Rekindling tax break controversy, George Norcross publicly defends incentives

Nov 19, 2019

Greeted by throngs of vocal protesters, South Jersey Democratic power broker George Norcross told legislators at the Statehouse in Trenton on Monday that the state’s generous tax incentive program has succeeded in revitalizing distressed areas, particularly Camden.

The controversial insurance executive testified that, despite what critics say, Camden has turned a corner, in large part due to investment spurred by state tax breaks.

Controversy continues to stir over New Jersey's tax incentive program. (Emma Lee)

“Some are against everything and for nothing, except mom, apple pie, and the American flag,” Norcross said in a rare public appearance. “The facts in Camden speak for themselves: unemployment rate, crime rate at 50-year low, schools, graduation rates … things are getting better.”

But critics — some of whom chanted “take down King George” ahead of his scheduled testimony — suggest that Norcross defends the programs because he benefits from them. Opponents have claimed that Norcross, who has never held elected office, uses his deep connections in government to enrich himself and others.

His insurance firm, Conner Strong & Buckelew, received an $86 million tax incentive to relocate to Camden. Cooper University Hospital, where Norcross serves as chairman of the board of trustees, also received an award to stay in the city.

An investigation by ProPublica and WNYC found that Norcross and his allies received $1.1 billion in tax breaks from the state.

Yet Norcross maintains that he has invested more in Camden than he has gotten back, and that he is interested only in turning around the distressed city.

“Nothing would have occurred in Camden without these tax incentive programs,” he said. “They did precisely what they were designed [to do] by the legislature and the governor.”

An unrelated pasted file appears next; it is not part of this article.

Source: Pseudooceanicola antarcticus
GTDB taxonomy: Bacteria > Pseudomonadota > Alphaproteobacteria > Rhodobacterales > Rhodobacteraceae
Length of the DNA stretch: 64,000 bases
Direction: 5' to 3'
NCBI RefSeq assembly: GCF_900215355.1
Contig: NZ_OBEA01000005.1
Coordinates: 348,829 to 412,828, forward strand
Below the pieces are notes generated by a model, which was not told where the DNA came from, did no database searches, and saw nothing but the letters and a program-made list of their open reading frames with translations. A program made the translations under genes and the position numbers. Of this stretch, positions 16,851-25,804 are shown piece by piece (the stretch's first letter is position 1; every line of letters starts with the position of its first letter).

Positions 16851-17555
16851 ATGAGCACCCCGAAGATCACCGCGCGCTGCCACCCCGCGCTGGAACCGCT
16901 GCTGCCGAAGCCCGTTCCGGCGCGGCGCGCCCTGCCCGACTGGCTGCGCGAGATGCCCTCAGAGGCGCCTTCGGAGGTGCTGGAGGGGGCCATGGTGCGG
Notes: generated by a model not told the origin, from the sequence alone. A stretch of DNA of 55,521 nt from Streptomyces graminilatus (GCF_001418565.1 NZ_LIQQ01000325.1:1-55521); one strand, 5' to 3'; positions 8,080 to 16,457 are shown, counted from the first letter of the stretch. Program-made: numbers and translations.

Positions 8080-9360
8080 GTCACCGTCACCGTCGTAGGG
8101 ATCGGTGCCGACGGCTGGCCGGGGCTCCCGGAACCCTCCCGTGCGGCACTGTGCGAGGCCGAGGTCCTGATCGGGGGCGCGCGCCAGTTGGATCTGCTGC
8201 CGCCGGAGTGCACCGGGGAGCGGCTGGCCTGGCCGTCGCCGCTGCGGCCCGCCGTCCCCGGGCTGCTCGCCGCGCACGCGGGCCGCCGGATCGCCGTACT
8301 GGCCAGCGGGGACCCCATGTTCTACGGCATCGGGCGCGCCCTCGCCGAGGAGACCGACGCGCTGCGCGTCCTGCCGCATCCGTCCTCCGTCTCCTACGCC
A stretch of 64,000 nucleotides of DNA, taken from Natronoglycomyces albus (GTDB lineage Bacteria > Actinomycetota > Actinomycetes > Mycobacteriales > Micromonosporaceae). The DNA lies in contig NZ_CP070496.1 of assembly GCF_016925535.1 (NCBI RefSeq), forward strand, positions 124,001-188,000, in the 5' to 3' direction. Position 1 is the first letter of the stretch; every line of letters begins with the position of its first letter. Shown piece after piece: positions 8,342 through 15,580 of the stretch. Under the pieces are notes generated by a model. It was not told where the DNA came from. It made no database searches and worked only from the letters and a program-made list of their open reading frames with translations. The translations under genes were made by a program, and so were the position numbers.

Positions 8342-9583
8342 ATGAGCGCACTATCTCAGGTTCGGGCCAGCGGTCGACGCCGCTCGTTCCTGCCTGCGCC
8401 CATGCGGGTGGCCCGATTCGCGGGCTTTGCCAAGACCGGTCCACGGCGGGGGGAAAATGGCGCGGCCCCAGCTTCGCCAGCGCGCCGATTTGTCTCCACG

It comes as a state task force convened by Gov. Phil Murphy, a Democrat, continues to look into the state’s now-expired corporate tax incentive programs. The task force has raised questions about applications submitted by Conner Strong & Buckelew and other firms tied to Norcross.

Norcross unsuccessfully sued to shut down the task force, which he claimed was unconstitutional.

Debate continues to rage over New Jersey’s tax incentive programs. On one side, Gov. Murphy and community activists claim that the program, created under former Republican Gov. Chris Christie, was too generous and lacked oversight. On the other, Norcross and his South Jersey allies in the legislature, such as state Sen. Pres. Steve Sweeney, claim that the previous system helped revitalize poor communities that struggled to attract outside investment.

Monday’s raucous hearing, which included community activists critical of the program as well as union members supportive of it, highlighted how the issue has come into public view.

New Jersey State Troopers removed several protesters who shouted over people testifying during the hearing. Police also physically removed New Jersey Working Families state director Sue Altman, who fell during the incident. She said she was issued a citation for disorderly conduct.